13 July 2007

Is That Your Final Answer?

There are about four more weeks left in my stats class. I have to say that for all the hype, this class really wasn't that frightening. I was originally a bit worried about surviving the course in good stead, but all has gone wonderfully well. The main thing that has stood in my way was the one item I had anticipated: learning to use the statistical software.

The weekly assignments weren't particularly difficult---we were provided with enough "point and click" guidance to make things work. The only problem with that, of course, is that it doesn't foster a lot of learning. We have only one paper for this class and it is definitely a "rubber meets the road" sort of deal. We choose a particular research problem, create a survey, generate some fake data...and then analyze it. It's the analysis portion that has been eating my lunch the last few days. Because I created my own data set, I already knew how the analysis should skew, but I had to prove it. After several permutations of analysis (and a lot of swear words), I finally have the kind of output I need. I've managed to slay the dragon.

All of this has raised a more generic question for me about how people learn about the "reasonableness" of answers. When I taught chemistry, I was quite often amazed at some of the answers students calculated. How could they not have noticed that there was some sort of problem? Didn't it look off by a few orders of magnitude? With the statistical software I've been using, I have seen how easy it can be to just accept whatever output is spit out---it generates whatever you tell it to...so that must be correct, right? My guess is that most of my current classmates may be of that mindset---there is already talk of hiring "personal statisticians" (at $80/hr) to complete that part of their doctoral studies.

At first, my hunch was that people learn to evaluate the reasonableness of an answer through conceptual understanding...a deeper level of knowing the math. Now, I'm not so sure. I can't claim to have a very deep knowledge of the statistical concepts I'm wading through; but, something is still giving me a clue that all is or is not right with the world when I look at my data. Maybe learning to decide if you're at your final answer is just a reflective process---something that allows you to evaluate things in light of the original question and probe things that way. Has anyone seen any information on how we get students...how we learn...to look for and listen to that sort of cognitive dissonance? It would be great to find out how to foster and develop that.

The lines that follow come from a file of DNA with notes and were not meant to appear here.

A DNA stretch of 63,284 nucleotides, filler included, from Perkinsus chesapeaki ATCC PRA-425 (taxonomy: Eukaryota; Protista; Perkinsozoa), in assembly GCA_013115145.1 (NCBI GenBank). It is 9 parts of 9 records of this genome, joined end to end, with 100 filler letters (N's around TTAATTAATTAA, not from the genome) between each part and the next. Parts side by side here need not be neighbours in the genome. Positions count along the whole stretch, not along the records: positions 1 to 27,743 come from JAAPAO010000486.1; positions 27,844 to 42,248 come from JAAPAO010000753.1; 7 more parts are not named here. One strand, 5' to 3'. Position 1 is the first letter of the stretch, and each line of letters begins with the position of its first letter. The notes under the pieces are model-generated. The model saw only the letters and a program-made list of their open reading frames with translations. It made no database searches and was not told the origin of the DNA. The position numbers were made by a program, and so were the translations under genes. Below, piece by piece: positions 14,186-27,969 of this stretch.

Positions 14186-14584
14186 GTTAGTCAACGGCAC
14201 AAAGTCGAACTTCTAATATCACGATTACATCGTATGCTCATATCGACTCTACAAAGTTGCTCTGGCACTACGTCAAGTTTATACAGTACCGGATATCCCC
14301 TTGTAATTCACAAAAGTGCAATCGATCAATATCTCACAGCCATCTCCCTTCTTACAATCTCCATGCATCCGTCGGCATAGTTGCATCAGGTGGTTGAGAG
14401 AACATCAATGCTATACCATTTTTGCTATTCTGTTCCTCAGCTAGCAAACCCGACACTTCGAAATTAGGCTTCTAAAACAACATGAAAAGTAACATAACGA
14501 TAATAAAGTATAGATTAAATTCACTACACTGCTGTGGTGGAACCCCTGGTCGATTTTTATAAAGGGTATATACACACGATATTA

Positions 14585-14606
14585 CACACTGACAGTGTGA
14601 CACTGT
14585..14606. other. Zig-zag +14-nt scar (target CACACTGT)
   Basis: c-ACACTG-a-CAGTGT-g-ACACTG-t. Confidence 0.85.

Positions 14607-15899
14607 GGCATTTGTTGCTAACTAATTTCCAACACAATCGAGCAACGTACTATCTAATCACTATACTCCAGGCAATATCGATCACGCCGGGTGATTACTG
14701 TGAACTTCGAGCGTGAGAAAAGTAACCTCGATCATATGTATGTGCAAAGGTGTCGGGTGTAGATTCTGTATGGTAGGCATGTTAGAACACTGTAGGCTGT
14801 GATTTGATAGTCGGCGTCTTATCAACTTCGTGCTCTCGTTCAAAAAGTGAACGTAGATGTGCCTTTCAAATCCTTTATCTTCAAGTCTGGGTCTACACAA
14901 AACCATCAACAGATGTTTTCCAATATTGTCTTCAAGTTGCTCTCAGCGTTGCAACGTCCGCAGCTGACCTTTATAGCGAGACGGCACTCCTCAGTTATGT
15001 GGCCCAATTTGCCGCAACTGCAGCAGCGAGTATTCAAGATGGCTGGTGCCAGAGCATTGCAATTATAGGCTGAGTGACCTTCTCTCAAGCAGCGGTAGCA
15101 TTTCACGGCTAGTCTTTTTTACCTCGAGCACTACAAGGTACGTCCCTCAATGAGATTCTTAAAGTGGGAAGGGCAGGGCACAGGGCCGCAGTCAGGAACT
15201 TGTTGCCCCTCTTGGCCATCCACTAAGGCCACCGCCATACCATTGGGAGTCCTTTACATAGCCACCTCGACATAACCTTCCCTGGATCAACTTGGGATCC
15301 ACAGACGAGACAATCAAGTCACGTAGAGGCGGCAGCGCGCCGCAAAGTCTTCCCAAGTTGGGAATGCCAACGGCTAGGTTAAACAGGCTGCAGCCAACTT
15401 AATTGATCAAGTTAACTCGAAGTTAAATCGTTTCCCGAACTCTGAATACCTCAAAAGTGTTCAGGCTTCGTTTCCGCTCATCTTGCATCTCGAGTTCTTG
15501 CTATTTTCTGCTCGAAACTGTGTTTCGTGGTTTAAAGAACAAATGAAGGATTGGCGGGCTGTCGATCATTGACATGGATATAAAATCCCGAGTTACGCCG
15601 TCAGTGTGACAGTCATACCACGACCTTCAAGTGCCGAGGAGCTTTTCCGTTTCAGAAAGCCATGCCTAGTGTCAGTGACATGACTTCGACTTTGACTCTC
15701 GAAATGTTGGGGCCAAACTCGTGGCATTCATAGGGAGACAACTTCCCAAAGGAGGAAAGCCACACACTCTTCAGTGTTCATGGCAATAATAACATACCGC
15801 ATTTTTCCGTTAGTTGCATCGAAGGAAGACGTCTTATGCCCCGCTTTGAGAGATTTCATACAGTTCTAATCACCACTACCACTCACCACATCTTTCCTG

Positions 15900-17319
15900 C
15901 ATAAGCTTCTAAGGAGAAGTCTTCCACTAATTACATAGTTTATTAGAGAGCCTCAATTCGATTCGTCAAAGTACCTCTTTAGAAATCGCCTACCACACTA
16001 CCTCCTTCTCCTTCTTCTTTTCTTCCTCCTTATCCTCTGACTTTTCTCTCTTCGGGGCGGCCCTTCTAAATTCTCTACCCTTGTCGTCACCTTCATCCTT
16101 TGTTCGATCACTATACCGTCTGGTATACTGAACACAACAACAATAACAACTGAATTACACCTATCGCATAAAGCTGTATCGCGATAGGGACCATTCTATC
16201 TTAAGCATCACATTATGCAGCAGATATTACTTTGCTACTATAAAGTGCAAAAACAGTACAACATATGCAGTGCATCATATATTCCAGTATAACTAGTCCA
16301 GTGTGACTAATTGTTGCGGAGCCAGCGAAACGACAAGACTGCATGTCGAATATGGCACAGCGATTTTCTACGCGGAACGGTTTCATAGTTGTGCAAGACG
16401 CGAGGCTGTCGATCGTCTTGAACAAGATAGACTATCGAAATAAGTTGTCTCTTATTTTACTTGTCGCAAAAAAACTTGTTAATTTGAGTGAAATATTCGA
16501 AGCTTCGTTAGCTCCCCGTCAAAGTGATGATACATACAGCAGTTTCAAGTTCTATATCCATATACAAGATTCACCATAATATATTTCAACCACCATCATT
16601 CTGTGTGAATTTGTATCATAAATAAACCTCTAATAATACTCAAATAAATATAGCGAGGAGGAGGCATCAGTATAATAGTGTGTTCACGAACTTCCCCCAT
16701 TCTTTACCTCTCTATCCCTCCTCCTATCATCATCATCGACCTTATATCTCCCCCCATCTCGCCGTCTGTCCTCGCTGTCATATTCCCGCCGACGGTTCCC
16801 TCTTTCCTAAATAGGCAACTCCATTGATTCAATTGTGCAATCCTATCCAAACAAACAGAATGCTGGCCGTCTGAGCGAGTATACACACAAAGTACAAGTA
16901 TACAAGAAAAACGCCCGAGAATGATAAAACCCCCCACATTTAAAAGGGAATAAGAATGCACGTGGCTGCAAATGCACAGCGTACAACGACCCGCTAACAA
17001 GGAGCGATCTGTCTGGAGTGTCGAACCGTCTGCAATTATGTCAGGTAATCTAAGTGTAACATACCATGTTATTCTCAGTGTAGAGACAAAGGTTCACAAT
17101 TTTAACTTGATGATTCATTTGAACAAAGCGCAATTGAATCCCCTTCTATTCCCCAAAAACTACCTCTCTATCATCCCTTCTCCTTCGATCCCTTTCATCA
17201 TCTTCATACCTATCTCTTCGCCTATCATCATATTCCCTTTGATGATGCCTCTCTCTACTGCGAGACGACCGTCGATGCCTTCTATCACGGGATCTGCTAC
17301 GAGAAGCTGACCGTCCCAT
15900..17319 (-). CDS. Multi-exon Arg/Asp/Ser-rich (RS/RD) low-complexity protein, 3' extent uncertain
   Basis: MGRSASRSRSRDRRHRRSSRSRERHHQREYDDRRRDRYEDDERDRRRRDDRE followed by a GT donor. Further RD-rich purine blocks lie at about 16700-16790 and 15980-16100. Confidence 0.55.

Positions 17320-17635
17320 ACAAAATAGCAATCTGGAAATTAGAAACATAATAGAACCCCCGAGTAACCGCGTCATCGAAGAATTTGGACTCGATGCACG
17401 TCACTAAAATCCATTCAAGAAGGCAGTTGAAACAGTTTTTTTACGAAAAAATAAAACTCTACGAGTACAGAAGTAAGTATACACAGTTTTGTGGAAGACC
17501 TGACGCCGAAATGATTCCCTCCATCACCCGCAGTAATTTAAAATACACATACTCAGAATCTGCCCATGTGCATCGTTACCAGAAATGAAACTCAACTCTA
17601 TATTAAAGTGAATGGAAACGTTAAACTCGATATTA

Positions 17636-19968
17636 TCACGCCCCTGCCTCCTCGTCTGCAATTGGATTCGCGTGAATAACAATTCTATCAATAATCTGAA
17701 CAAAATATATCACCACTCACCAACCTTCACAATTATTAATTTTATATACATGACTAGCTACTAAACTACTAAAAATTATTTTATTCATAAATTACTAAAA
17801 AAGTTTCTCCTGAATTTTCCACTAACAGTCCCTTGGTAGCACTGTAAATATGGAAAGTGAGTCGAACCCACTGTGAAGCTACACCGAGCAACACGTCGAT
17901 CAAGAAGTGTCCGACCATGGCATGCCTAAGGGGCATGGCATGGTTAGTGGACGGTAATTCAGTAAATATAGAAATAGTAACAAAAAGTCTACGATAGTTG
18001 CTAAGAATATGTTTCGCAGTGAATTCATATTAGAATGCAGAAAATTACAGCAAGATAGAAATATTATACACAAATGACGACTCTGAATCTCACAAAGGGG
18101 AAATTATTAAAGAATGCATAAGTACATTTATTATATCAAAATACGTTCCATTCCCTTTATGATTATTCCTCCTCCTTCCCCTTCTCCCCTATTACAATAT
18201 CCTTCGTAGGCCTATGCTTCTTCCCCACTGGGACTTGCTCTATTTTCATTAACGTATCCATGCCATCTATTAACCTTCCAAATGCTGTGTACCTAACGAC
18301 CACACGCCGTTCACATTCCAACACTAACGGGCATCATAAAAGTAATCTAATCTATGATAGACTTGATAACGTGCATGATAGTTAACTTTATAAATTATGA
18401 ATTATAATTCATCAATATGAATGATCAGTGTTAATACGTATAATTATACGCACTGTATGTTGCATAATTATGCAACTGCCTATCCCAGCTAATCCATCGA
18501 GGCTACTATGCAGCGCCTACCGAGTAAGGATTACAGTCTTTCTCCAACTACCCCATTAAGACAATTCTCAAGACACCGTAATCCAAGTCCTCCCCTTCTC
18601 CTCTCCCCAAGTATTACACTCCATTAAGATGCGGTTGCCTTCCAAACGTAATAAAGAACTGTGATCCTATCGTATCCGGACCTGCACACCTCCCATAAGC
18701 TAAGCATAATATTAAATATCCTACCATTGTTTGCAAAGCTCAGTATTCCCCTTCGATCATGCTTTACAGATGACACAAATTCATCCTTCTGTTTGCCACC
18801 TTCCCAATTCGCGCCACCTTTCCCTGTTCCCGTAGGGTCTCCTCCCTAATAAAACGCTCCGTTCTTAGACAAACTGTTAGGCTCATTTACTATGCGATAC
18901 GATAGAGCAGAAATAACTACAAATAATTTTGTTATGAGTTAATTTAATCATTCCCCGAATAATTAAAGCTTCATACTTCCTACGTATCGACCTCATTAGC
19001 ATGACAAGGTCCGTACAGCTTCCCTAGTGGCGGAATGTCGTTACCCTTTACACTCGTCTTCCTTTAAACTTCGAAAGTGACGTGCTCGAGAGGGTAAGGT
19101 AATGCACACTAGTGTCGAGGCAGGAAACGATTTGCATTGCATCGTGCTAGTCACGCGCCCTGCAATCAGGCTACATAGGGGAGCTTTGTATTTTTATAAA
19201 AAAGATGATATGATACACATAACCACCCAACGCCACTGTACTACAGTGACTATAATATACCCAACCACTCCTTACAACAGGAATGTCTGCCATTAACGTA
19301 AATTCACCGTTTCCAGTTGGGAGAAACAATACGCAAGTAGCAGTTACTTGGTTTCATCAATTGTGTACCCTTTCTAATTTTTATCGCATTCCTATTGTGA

5 comments:

Repairman said...

Wish I knew the answer to that question, SG. I'd use it with teachers who cannot recognize the "garbage in, garbage out" phenomena of their own grading schema.

I think of the "cognitive dissonance" you refer to as unconscious analysis, or intuition. I believe (as opposed to think) that it may be a product of lifelong conditioning to analyze and question, bolstered with formal learning in the areas of logic and critical thinking, statistical concepts, and even fundamentals of social research.

Hope you don't mind, but I'm going to run with your question, on my blog, in my area of primary concern, grading for learning.

The Science Goddess said...

Go for it! I look forward to reading what you have in mind.

Repairman said...

I'm making notes as we speak!

On RepairKit, I posted a note about scaling back to two or three times a week until I get this new world of edu-communication accommodated to my work schedule! :-)

The Science Goddess said...

Most people do---especially in the summer. And weekend traffic really drops, too. Everyone just needs to find their own rhythm. Blogging should be a joy, not a chore. :)

Repairman said...

Thanks for the encouragement. I'll still be reading and WILOTI is on the top of my list.

BTW, I also posted today on the Johns Hopkins U. longitudinal study on "summer slide" article that was published in Ed Week today. The findings aren't surprising, but they provide a concrete base for ideation and planning. Not too relevant to your research, but maybe of interest to your inner teacher. ;-)